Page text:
Next weekend is International Women’s Day and to celebrate that we came up with the idea of an “Inspirational Women” blog linky over on the Team Honk Blog. Asking people to blog about the women who inspires them. On Team Honk it is Davina McCall. The woman is a phenomenon.
On my blog though, and personal to me is my mum, Olivia. I am the only person who gets to call her mum and I chatted to her about deciding to be a stay at home when I was growing up, going back to university at 40 to do a degree, and then taking on the French in the wine business. Turning around a virtually derelict Chateau, with wine being sold to the Co-op to a stunning home with award winning wines stocked in Waitrose and shipped all over the world.
You made a conscious decision when I was growing up not to work. How important was it for you to be at home for me?
Very important. Having picked you up from the childminder with bruises on the side of your face with a flaky explication of how you got them I decided that the priority was to stay ay home and look after you until you were old enough for me to work. That is why I did Citizens Advice, Open University and ran keep fit classes, because I could organise them around school.
Also I had strong memories of my childhood when my Mum worked and could not be there to see me in School drama productions or be there for GSE award presentations etc. Pushing my bike home from the launderette or with cans of paraffin balanced on it are part of my childhood memories. We didn’t want that for you. So financially there were sacrifices but it was the right thing to, being a stay at home mum and I have no regrets at all.
Some might say that you gave up a lot by not working, having me when you were quite young and not working. What made you decide at 40 to go to university?
I had enjoyed my OU studies and always liked learning. My friend Gail had started at University and I thought why not have a go. Maybe a different life starts a 40 but it was worth every minute
Was it hard being a mature student or did you enjoy the challenge?
It was hard because I was 41 and they were 18 so it was like studying with their Mum. We had absolutely nothing in common! I was living at Chelsea Harbour and commuting at the weekends to Strasbourg and then to Brussels, where your dad was working. It was hard trying to hold it all together. They never did the reading so tutorials were a bit one sided! I can’t lie, it was a very lonely experience but maybe being an only child got me through that. I felt it was was a privilege to have a place at Uni – they could have given my place to an18 year old, I felt I really had to show that they had made the right decision. Another plus point was that the professors liked mature students because they worked and were there because they wanted to be and not because their parents had pushed for it.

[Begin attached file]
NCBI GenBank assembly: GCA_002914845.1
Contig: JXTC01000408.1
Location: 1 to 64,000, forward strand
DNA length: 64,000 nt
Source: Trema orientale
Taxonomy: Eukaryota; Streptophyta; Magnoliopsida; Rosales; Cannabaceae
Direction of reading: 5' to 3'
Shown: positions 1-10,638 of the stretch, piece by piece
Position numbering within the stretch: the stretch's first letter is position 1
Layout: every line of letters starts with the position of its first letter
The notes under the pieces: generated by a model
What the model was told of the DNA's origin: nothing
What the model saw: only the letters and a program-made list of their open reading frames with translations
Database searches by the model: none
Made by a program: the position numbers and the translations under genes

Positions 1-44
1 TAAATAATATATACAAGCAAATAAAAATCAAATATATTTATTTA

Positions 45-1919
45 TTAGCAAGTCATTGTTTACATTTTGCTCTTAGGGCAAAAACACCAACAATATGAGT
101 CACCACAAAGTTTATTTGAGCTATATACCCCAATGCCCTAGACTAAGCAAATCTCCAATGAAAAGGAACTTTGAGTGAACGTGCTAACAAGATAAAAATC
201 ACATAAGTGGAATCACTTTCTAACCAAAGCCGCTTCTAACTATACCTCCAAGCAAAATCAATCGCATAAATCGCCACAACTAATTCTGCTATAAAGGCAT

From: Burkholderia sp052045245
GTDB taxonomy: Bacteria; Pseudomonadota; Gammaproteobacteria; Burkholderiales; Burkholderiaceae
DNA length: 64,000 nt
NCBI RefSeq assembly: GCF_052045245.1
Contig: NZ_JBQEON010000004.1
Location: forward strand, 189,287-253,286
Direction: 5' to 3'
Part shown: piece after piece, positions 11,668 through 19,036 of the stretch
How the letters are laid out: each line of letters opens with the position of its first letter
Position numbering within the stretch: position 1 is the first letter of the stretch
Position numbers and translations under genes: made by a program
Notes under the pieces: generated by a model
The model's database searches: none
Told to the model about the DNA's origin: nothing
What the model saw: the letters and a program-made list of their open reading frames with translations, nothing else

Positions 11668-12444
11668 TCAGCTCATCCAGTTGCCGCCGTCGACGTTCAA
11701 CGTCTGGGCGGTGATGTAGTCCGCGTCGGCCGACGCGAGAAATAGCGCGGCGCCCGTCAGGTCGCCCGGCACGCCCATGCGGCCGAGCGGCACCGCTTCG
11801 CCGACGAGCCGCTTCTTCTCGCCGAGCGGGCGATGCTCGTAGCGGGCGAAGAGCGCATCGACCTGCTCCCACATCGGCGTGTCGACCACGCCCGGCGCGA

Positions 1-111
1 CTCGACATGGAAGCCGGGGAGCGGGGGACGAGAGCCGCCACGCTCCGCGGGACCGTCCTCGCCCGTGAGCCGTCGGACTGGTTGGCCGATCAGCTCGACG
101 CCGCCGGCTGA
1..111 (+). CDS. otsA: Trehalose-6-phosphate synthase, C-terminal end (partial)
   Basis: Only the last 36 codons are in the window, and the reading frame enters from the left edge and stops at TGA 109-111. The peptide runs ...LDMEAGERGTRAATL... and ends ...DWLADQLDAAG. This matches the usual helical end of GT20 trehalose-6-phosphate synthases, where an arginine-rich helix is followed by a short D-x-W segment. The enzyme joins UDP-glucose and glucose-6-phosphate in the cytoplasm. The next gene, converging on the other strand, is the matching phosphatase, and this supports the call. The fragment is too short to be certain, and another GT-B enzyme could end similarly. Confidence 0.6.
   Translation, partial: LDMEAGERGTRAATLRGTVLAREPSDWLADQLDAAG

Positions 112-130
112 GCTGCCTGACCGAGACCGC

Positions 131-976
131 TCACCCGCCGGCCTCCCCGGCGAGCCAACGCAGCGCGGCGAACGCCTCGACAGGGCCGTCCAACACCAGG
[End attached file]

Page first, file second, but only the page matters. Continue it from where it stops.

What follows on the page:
Fifteen odd years ago you bought a vineyard in France. What on earth made you do that?
17 years ago! Dad and I were looking for a retirement project and whenever we talked about what to do, wine seemed to feature in our ideas (see where I get my Martini obsession from 🙂 ) . Having done a degree in French I felt that a vineyard could be the right idea. The learning curve at university would be replaced by a learning curve to do with wine – just another vocabulary to learn. The life style element also appealed as there was no boss. Often a romantic dream for so many people that we would actually be living. Part of my “Well let’s have a go” philosophy. (Now you see where I get that from, too!)
Also we loved France and had a chalet which we could escape to.
What was the biggest hurdle you had to face with being a woman, and an English woman, in the very “male dominated” wine world?
The challenge of three French guys working for me. An English woman who knew nothing about wine making but wanted to make the Petrus of Bergerac. I was totally responsible for making it work as we had invested all our money in it. We HAD to succeed because we had three guys who were relying on us to make a living and Eric had turned down working at Mouton Rothschild to work for me.
It meant though that actually I rose to the challenge that ‘’The English woman” was not mad and would still be there after a year and in fact was there for 11. At meetings when I was probably the only woman there I enjoyed the idea that my French was better then their English and because I was a woman I had a higher profile in the Bergerac wine circle. I have always been on the outside since childhood because of I had divorced parents (unheard of really in the early sixties) so I am used to being an outsider full stop
What was the best thing about running your own business?
FREEDOM!!!!! I could make the decisions with advice from Eric but I had ultimate power. A wonderful opportunity to use my instincts, my languages, my interior design ideas, my selling skills , people skills and live the dream without being afraid of hard work. It meant working 7 days a week sometimes for 12 hours a day. But what a success it became.
Reputation , press articles, gold medals , travelling all over Europe and to the USA and Canada. Giving so much pleasure to people with our wines.
If you could turn back the clock, would you do anything differently?
Maybe I would have been stricter with Eric and what he was making with the wine in some vintages. But I am a proud of what I have achieved and had a chance to realise my potential. I have left behind a Chateau looking the best it ever has. I have always tried to do the best I can for everyone in my life . Life is a learning curve and I am still learning. Turning the clock back is great with hindsight !!!! But if I chose to do things differently would I be sitting in Barbados now ????